Bounty Hunter Quick Draw II Metal Detector
- Product Review (submitted on March 25, 2008):
I own the Bounty Hunter Quick Draw II. So let’s face it, everyone isn't cut out to swing a metal detector all day long. Even though these new generations of detectors are light, well balanced, and easy to use; if the sight of an old shiny silver coin you found buried in the ground doesn't excite you, then you probably won't enjoy metal detecting. When I started detecting, you first had to read a ten page, confusing, start up manual. This was before you could just turn the machine on! A lot of the machines today are made so that even a newbie can turn their machines on. You can start hunting after familiarizing yourselves with an easy to understand and short manual. From the old six or seven pound detector I started out with, they're down to two to three pounds today.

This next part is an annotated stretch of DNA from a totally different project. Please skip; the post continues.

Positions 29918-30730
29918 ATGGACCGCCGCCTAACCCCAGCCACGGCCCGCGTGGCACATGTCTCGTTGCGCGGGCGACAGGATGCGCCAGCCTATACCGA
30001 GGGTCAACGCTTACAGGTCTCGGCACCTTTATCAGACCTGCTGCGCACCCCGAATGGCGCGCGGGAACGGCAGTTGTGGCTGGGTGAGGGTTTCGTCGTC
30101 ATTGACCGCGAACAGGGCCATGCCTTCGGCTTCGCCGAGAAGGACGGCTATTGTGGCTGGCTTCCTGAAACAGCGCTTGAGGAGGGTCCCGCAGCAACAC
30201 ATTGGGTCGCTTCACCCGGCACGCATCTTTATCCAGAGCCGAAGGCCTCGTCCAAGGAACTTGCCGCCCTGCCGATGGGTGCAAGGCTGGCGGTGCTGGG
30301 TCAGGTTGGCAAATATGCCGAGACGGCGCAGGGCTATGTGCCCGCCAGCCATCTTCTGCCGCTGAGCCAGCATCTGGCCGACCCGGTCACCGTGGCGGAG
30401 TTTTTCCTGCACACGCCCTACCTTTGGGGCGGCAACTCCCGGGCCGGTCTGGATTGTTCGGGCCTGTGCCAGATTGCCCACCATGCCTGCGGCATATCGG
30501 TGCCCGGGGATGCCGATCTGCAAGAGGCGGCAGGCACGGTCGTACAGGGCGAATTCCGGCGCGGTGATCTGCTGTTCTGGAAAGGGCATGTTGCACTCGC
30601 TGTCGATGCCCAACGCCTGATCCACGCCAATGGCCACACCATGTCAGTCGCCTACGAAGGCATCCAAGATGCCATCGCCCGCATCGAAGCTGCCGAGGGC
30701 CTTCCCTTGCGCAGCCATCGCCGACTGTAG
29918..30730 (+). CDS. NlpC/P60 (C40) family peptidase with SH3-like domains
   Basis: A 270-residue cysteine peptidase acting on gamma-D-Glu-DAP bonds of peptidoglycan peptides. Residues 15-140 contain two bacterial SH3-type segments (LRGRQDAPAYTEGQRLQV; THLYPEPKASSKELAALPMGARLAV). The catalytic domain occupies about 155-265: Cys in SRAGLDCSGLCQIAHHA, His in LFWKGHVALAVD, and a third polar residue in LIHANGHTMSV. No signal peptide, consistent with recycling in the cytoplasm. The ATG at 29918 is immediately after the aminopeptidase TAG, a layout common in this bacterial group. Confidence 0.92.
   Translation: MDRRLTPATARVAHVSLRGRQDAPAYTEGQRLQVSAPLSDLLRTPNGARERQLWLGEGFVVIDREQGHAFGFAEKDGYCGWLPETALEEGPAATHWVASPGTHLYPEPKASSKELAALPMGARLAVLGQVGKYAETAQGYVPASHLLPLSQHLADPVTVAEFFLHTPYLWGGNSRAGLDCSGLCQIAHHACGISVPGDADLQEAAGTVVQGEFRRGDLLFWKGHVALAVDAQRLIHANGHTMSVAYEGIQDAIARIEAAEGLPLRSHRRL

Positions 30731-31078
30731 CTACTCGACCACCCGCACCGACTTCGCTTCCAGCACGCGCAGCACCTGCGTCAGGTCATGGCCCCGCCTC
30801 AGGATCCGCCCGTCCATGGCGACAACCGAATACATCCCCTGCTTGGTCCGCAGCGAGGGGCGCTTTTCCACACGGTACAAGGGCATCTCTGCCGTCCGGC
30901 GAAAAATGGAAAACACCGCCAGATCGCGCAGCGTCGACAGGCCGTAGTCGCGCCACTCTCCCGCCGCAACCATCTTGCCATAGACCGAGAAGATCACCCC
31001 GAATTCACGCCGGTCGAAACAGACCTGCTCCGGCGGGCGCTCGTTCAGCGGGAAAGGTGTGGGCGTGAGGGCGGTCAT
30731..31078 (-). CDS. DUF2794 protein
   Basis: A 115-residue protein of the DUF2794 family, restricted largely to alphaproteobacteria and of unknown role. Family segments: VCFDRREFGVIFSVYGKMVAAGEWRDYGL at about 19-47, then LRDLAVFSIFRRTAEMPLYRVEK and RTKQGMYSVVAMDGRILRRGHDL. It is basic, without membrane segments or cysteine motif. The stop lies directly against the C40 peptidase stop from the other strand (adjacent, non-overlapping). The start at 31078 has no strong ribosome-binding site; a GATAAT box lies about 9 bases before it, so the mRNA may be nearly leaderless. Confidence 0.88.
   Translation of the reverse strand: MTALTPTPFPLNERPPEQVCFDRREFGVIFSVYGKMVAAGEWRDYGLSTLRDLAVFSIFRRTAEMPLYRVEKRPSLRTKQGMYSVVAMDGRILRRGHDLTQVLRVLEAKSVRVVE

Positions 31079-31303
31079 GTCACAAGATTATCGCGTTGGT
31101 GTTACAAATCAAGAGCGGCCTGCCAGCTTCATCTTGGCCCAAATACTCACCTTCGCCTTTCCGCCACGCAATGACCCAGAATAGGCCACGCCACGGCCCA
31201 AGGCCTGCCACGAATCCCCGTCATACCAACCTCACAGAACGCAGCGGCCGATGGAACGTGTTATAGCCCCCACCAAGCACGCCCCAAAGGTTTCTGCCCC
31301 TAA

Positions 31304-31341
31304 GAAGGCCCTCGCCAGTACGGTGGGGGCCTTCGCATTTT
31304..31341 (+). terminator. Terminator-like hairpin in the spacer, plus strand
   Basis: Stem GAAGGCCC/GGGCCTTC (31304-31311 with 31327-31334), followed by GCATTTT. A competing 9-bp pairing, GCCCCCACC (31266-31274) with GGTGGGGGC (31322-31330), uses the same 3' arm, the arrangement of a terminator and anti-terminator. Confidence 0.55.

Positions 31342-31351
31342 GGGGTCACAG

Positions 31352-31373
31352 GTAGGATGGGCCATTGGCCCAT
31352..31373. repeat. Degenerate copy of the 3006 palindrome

Some of the machines made years ago didn't have a meter, which made it hard for a lot of people to use them. Listening to the audio was the only way you knew when your detector was over metal. As your experience with your machine grew, you would start to hear different tone pitches for all the different types of metal in the ground. By burying different coins, I learned the sound they make. Silver coin machines today all have meters that tell you what you're digging and even how deep it is. When I first started detecting I couldn't believe how much junk metal there was in my backyard. Sometime in the past everyone in town must have drank beer in my yard. I found at least three pounds of pull tabs, but after I had them dug up I started finding coins. Whenever a new generation of detectors comes out, I try to buy one. My wife isn't real happy about me buying a new one every year, but she doesn't mind wearing the jewelry I have found. I found a large silver brooch on her family’s old homestead; I bet you can guess who has it now.